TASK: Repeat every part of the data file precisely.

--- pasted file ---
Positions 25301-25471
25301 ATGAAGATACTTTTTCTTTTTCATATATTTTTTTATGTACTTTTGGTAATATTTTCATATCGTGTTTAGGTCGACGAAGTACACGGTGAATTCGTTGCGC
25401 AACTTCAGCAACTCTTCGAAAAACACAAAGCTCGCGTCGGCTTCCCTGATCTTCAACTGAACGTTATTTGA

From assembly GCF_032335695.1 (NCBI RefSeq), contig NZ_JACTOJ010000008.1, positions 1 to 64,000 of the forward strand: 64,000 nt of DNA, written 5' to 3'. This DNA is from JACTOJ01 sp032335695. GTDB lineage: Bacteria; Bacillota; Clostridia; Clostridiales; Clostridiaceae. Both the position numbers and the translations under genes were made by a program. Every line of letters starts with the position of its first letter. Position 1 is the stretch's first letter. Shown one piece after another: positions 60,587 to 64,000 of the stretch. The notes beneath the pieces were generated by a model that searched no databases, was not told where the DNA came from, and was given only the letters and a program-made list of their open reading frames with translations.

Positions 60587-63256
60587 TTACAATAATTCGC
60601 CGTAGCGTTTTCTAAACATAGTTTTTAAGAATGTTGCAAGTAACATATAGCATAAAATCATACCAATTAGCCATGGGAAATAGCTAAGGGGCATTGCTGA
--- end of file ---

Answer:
Positions 25301-25471
25301 ATGAAGATACTTTTTCTTTTTCATATATTTTTTTATGTACTTTTGGTAATATTTTCATATCGTGTTTAGGTCGACGAAGTACACGGTGAATTCGTTGCGC
25401 AACTTCAGCAACTCTTCGAAAAACACAAAGCTCGCGTCGGCTTCCCTGATCTTCAACTGAACGTTATTTGA

From assembly GCF_032335695.1 (NCBI RefSeq), contig NZ_JACTOJ010000008.1, positions 1 to 64,000 of the forward strand: 64,000 nt of DNA, written 5' to 3'. This DNA is from JACTOJ01 sp032335695. GTDB lineage: Bacteria; Bacillota; Clostridia; Clostridiales; Clostridiaceae. Both the position numbers and the translations under genes were made by a program. Every line of letters starts with the position of its first letter. Position 1 is the stretch's first letter. Shown one piece after another: positions 60,587 to 64,000 of the stretch. The notes beneath the pieces were generated by a model that searched no databases, was not told where the DNA came from, and was given only the letters and a program-made list of their open reading frames with translations.

Positions 60587-63256
60587 TTACAATAATTCGC
60601 CGTAGCGTTTTCTAAACATAGTTTTTAAGAATGTTGCAAGTAACATATAGCATAAAATCATACCAATTAGCCATGGGAAATAGCTAAGGGGCATTGCTGA